Jailhouse conversion comes too late to be convincing

Lost in all the news about the attack on the World Trade Center was an Ohio story about how John Byrd Jr. has once again cheated death.
Byrd, who smirked his way through a murder trial 15 years ago and wrote a taunting letter to the widow of the man he was convicted of killing, has once again avoided execution. His defenders say he is a "changed man," a bizarre argument for showing mercy to someone who should have never had a chance to "change."
Background: Byrd was convicted of fatally stabbing convenience store clerk Monte Tewksbury of Cincinnati during a 1983 robbery. Byrd has acknowledged he took part in the robbery but claims an accomplice, John Brewer, stabbed Tewksbury. Brewer admitted to the slaying in a 1989 affidavit, which Byrd's lawyers chose to sit on for more than a decade.
A jury tried and convicted Byrd of the murder, about which Byrd used to brag. To overturn that conviction on an affidavit that was created six years after the fact and submitted to an appeals court 10 years after that would be a miscarriage of justice.
Monte Tewksbury, a Procter & amp; Gamble Co. supervisor of clinical tests, was working a second job at a convenience store to make money for the college education of his three children.
Before dying, he told his wife Sharon that he had cooperated with his robbers, giving them money and his wedding ring before he was fatally stabbed.
Time has passed: The time for Byrd to raise his claim of innocence was in 1986, when he was on trial. Instead of showing contrition for the role he played and arguing innocence of the actual murder, he chose to exhibit defiance.
Sharon Tewksbury says Byrd taunted her children in court at his trial. "He made efforts to stare down my children, made obscene gestures with his mouth and all sorts of things, to the point where the children were excused from the courtroom," she says. In 1986, from prison, he sent her a letter in which he threatened to make life "a living hell" for her family.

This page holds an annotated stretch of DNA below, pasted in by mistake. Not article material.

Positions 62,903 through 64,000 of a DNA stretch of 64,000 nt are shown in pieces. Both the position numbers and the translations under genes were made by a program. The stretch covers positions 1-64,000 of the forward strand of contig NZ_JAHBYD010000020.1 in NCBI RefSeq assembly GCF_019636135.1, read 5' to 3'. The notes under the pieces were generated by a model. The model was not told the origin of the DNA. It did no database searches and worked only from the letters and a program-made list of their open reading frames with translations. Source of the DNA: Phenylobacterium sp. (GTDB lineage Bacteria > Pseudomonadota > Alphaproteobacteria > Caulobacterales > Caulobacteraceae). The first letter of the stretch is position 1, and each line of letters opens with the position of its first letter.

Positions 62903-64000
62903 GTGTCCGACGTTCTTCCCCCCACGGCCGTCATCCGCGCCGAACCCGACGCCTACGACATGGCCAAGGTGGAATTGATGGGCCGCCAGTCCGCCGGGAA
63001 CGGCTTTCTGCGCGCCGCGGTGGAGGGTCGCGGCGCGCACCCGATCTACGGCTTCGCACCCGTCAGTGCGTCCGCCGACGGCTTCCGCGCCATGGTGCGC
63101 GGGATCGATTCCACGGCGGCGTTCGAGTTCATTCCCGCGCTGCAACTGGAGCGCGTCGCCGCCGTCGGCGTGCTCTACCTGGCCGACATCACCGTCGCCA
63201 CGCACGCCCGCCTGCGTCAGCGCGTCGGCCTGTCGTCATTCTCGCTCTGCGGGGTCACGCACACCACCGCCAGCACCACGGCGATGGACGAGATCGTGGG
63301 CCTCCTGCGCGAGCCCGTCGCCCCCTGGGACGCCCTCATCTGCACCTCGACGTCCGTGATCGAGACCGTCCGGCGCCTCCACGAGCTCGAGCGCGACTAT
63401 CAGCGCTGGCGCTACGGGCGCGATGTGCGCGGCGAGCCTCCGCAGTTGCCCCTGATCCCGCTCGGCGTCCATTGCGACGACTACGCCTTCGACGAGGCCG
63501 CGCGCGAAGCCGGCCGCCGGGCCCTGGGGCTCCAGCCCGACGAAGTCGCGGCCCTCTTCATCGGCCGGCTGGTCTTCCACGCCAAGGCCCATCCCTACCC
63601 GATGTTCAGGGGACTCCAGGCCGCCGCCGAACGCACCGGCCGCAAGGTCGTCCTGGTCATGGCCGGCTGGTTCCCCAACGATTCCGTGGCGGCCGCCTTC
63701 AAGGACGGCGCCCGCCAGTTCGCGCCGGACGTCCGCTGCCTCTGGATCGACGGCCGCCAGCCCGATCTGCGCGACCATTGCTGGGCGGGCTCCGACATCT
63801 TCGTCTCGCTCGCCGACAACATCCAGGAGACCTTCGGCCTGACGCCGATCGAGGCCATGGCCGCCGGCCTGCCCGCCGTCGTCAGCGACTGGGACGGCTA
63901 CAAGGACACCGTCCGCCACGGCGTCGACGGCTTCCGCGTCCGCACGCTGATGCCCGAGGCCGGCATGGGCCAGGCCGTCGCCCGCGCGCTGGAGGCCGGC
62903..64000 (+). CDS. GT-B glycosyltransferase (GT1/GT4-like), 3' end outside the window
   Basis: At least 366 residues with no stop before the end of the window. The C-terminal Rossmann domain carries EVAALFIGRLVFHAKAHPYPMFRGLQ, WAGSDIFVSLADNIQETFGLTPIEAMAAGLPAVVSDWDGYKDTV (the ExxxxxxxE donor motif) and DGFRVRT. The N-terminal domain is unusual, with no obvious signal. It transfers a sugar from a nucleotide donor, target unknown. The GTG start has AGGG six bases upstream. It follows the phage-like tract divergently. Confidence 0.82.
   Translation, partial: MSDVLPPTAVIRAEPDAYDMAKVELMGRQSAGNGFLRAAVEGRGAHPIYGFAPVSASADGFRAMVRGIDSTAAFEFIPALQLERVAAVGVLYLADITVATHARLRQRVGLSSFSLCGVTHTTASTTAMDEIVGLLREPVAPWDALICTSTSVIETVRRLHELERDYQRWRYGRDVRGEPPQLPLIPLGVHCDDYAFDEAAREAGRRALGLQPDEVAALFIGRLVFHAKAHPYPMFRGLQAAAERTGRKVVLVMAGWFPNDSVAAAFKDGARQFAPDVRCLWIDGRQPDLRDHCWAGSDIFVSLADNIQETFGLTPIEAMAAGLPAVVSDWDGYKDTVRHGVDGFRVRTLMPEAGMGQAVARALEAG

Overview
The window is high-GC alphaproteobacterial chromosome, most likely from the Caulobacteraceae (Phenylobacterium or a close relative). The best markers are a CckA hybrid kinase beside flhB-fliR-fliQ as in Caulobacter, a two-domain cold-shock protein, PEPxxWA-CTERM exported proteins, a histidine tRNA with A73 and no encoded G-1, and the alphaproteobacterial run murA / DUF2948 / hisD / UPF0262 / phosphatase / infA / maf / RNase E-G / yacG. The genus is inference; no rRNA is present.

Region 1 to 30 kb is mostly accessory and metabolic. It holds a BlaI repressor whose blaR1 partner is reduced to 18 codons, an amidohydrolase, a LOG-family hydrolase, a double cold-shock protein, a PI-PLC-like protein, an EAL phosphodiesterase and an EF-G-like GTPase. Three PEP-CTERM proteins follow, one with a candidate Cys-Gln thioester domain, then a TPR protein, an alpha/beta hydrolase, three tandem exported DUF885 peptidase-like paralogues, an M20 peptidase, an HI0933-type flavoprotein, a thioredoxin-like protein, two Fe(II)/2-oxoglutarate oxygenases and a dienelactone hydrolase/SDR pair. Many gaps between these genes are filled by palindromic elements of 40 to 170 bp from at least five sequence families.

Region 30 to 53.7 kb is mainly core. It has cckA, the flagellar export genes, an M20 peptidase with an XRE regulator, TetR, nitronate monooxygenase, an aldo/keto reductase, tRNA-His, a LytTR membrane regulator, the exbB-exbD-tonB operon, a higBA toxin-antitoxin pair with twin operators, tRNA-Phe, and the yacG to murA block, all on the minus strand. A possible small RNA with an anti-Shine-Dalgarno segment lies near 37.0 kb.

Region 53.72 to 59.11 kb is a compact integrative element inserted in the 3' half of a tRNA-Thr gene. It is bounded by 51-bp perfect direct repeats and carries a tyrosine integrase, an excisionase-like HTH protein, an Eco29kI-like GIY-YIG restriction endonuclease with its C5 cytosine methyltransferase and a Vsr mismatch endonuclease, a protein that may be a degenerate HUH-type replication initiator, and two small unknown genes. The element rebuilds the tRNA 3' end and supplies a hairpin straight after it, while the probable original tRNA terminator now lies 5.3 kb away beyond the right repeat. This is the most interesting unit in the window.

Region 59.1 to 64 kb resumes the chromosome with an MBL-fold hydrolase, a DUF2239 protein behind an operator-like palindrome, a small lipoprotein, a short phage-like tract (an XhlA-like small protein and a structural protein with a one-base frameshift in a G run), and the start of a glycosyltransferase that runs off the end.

Since then, Byrd, like other death row inmates before him, has managed to make himself something of a cause celebre. Traditional opponents of the death sentence have rallied around him, including some members of the 6th U.S. Circuit Court of Appeals in Cincinnati, which gave him his latest stay.
While his defense lawyers use such gimmicks as suppressing evidence that they now claim as exculpatory, Byrd's gimmick is to demand that the death sentence, if it is to be carried out, be done in the electric chair.
This, Byrd says, will expose the death penalty as a cruel and barbaric punishment. Somehow, we're not inclined to take lessons in what's cruel from a convicted murderer who taunts orphans and threatens widows.
His jailhouse conversion to sensitive soul and conscience of a cruel society is unconvincing. Byrd simply realized that if he didn't change his public posture no power on earth could have saved him from execution.

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